JBoss released JBoss 5 GA on December 5th, 2008. This major release is the culmination of years of work on the part of the JBoss team (Beta 1 was released in November of 2006 and Release Candidate 1 was released on Jun 30th, 2008). It includes significant refactoring of the kernel and many other improvements. JBoss is now JEE 5 certified and while JBoss 4 contained most of the important features in JEE 5, it was officially certified only on level J2EE 1.4.
JBoss is now JEE 5 certified. In truth, it's had most of the significant features of JEE 5 for a long time, but if you're one of Those People who's been waiting on the official certification, your wait is over.
Another significant change is that the components of the JBoss Application Server are more modular than before, and developed as separate projects (e.g. JBoss Messaging, JBoss Transactions, JBoss EJB3). The JBoss AS 5 distribution includes all those separate projects already grouped together. The modular nature of these components will probably allow for easier development, resulting in a shorter release cycle.
This version introduces a new microcontainer that replaces the JMX-based microkernel . This lightweight container manages POJOs, but it allows for "multiple personalities", continuing to support the old JMX model for backward compatibility while paving a way for OSGi support. The microcontainer integrates with JBoss AOP, and JBoss 5 uses AOP heavily. The new deployment layer is heavily influenced by AOP, too.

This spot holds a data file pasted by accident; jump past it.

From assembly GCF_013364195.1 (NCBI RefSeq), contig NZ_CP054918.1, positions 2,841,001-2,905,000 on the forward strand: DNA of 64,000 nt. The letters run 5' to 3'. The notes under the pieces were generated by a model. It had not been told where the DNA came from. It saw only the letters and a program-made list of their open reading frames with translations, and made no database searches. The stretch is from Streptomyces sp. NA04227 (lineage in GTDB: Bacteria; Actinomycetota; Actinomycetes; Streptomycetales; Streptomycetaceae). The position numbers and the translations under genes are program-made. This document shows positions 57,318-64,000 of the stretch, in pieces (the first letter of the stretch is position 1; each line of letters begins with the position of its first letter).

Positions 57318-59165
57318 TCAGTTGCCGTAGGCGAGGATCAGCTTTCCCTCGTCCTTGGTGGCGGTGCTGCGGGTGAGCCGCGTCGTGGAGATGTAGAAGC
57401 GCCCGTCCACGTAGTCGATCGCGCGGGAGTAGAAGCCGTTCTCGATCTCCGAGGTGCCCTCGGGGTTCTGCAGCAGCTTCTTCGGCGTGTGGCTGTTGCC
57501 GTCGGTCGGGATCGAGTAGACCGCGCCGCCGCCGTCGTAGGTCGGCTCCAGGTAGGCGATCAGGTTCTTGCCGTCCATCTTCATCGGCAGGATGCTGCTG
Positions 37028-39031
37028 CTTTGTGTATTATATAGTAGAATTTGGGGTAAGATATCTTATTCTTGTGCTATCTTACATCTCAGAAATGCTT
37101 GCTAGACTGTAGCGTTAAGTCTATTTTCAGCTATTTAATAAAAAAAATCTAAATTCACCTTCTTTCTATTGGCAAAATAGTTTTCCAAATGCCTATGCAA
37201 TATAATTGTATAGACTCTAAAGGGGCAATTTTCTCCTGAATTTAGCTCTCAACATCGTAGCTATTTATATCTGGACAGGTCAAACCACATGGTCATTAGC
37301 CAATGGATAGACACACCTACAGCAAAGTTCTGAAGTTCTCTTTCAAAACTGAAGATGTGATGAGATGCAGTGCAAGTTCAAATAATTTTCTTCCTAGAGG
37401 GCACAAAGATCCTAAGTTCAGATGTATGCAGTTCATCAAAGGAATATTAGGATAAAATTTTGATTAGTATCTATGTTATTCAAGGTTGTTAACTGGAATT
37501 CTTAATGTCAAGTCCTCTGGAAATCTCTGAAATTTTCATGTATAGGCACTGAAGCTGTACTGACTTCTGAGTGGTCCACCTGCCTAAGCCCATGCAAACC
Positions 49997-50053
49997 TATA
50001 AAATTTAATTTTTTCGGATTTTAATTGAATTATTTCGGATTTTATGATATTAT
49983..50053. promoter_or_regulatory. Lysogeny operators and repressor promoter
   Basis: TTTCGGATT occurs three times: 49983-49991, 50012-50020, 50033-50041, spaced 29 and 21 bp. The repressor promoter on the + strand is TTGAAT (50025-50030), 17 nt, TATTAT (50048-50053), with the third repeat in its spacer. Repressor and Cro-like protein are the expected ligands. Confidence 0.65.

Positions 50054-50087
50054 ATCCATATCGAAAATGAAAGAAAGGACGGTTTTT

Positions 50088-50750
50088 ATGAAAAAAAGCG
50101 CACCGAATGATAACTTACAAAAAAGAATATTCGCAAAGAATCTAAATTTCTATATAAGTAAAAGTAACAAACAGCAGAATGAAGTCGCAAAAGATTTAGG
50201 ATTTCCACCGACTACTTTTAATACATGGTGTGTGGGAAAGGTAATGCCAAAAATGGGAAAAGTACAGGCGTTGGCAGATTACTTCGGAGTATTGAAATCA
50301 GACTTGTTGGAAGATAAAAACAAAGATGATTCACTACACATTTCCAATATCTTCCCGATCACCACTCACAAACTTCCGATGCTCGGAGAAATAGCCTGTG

And that's just the tip o' the old icy burger...
Here's some other stuff to be excited about:
JBoss 5 was available in Beta and Release Candidate form for the long time, so GA release likely benefited from user feedback. Some of the new features that it offers are extremely useful and there is no doubt that JBoss 5 represents the future of JBoss. If you are using JBoss in your development environment or just starting to develop your application, consider the move to JBoss 5 soon.If you are thinking about use in production environment, our take is that you should plan for moving to JBoss 5 in the next few months and start your internal testing with that in mind. But for immediate production use, we would recommend testing and learning about JBoss 5, but waiting a bit before you migrate it to production. This will give developers a chance to improve the documentation, you a chance to get experience with it in non-critical environment.
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